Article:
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WCCUSD committee brings parents together to discuss progress, data, and sustaining goals

on October 2, 2014

The John F. Kennedy High School Library was filled with a multicultural group of students, staff, parents, teachers, and union members Tuesday night as West Contra Costa Unified School District (WCCUSD) held the school year’s first District Local Control Accountability Parent Committee (DLCAP) meeting.

Superintendent Bruce Harter attended and said the meeting was a time to look at actions, strategies, and measures to see what WCCUSD has done and what goals are set.

DLCAP is the voice of the school district community in implementing the three-year Local Control Accountability Plan (LCAP) – a how-we’ll-spend-the-money plan required of all districts under California’s new public school funding plan. The new funding stream, signed into law by Governor Jerry Brown in 2013, gives each district more say that ever in education spending. It also grants an increased base fund for school districts and additional monies for low income, English learner, and foster youth students.

The LCAP, first created in 2013, gathered input from over 2,500 parent, students, teachers, and community members through email, surveys, and town hall meetings. WCCUSD then created a plan focused key strategies that align with the state of California’s educational goals.

Last March, WCCUSD and DLCAP set 49 goals of their own, including improving achievement for all students, increasing parent engagement and involvement, and accelerating learning achievements for English Learner and low income students.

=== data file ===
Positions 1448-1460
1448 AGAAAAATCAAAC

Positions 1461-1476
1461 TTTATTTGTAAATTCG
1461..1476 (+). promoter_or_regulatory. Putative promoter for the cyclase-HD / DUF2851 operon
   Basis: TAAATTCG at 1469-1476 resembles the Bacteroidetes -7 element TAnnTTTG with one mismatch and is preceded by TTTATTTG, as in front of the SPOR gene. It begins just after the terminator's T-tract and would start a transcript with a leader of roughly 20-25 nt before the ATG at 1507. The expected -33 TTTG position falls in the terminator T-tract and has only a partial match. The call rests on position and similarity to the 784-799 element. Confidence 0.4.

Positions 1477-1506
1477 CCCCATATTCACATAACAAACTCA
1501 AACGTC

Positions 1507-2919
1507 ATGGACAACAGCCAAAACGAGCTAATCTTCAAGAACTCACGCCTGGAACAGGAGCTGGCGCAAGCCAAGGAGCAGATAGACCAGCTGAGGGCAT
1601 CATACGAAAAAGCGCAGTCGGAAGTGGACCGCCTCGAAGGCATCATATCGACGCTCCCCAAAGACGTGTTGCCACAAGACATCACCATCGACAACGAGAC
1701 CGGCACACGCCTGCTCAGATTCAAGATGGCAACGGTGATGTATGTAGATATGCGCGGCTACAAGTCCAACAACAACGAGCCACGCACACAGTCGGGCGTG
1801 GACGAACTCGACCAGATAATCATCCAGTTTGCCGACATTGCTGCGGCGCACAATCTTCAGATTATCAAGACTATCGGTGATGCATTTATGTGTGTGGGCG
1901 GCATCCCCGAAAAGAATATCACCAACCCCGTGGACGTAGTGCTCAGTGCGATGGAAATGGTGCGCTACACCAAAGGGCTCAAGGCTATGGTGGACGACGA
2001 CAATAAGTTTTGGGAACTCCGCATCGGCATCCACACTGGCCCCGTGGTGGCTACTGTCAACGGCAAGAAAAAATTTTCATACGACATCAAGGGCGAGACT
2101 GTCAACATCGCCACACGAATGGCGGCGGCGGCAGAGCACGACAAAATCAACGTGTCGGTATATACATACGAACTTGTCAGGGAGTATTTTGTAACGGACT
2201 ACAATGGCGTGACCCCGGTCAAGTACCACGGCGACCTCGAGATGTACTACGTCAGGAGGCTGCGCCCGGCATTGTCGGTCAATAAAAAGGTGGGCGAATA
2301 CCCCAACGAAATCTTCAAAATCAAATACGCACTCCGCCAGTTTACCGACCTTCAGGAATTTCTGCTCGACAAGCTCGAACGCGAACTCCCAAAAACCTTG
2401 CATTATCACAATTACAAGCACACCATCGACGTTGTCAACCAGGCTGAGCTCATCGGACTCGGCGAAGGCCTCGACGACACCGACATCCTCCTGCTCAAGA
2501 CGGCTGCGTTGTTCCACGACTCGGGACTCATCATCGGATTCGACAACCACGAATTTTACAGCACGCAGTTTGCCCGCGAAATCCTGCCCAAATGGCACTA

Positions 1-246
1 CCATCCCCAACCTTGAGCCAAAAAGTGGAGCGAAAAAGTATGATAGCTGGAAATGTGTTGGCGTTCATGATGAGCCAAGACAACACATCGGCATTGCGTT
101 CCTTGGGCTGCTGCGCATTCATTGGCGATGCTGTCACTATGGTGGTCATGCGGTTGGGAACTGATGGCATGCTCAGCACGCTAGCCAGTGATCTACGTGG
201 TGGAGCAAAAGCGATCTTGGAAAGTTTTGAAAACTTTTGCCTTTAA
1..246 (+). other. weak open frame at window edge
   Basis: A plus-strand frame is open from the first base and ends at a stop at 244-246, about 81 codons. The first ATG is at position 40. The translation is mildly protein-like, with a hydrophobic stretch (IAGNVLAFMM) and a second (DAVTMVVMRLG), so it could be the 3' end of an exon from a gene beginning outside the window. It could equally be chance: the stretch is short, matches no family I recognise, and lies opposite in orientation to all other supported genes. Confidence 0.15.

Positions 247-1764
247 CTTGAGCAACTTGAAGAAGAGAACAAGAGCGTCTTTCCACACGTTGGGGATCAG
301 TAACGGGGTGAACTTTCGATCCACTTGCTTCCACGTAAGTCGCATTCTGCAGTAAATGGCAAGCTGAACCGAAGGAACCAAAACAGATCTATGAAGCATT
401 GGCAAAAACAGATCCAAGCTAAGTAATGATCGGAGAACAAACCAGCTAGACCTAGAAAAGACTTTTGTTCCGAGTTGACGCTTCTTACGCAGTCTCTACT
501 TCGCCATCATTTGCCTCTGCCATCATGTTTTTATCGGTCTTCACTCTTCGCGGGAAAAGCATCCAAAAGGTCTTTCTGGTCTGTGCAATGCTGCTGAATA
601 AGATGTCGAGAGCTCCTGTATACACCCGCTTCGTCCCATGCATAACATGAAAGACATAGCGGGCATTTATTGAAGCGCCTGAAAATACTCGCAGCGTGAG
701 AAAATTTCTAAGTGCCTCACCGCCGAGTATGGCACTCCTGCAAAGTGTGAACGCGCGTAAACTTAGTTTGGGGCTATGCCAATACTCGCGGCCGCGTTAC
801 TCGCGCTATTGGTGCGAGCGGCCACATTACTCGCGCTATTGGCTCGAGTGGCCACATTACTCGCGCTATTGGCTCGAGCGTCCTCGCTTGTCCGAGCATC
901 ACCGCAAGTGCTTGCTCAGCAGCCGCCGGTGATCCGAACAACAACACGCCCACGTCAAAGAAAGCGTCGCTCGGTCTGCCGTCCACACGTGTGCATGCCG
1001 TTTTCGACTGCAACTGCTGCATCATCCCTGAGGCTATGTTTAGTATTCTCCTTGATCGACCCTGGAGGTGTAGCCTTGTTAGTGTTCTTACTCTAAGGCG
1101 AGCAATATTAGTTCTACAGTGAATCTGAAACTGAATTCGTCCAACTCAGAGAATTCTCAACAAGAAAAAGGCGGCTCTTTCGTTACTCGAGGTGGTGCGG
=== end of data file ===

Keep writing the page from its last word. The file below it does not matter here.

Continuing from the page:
According to the DLCAP progress report, 11 goals have been accomplished so far, including expanding Transitional and full day Kindergarten, hiring college and career-ready counselors for every high school, providing teacher training and technology coaches.

While many DLCAP members said they are happy with WCCUSD’s progress on LCAP so far, they asked the district to consider more parent and student recommendations for changes geared specifically towards Richmond students — such as smaller Advanced Placement classes, and clearer details about the source of low scores and graduation rates.

“Parents, students, and other groups in the community have the opportunity to come together and make decisions or make recommendations on the things we want to see change in our district, ” said Vice Chair of WCCUSD DLCAP, Maria Resendiz.

DLCAP is using data from prior years to show where students fall short in academic progress. This will help determine what actions and services are needed to fix it.

During Tuesday’s meeting, WCCUSD Chief Data Officer, Nicole D. Joyner focused on seven of the 49 DLCAP goals and displayed data on school progress over the last four years.

The number of English learners passing the California High School Exit Exam for math and English dropped since 2012. 2014 shows a 67-student decrease in Career Technical Education (CTE) program completions across all high schools.

By spring 2015, WCCUSD hopes to increase these seven progress indicators by two percent to three percent each.

As the year’s results become available WCCUSD is creating a new LCAP template to adopt next year.

“I think we have to have some fidelity to the plan,” said Harter “and make sure that we are following through in the things we said we were going to do.”

DLCAP’s next meeting is March 31st; information on the new LCAP template and progress will be up for review.

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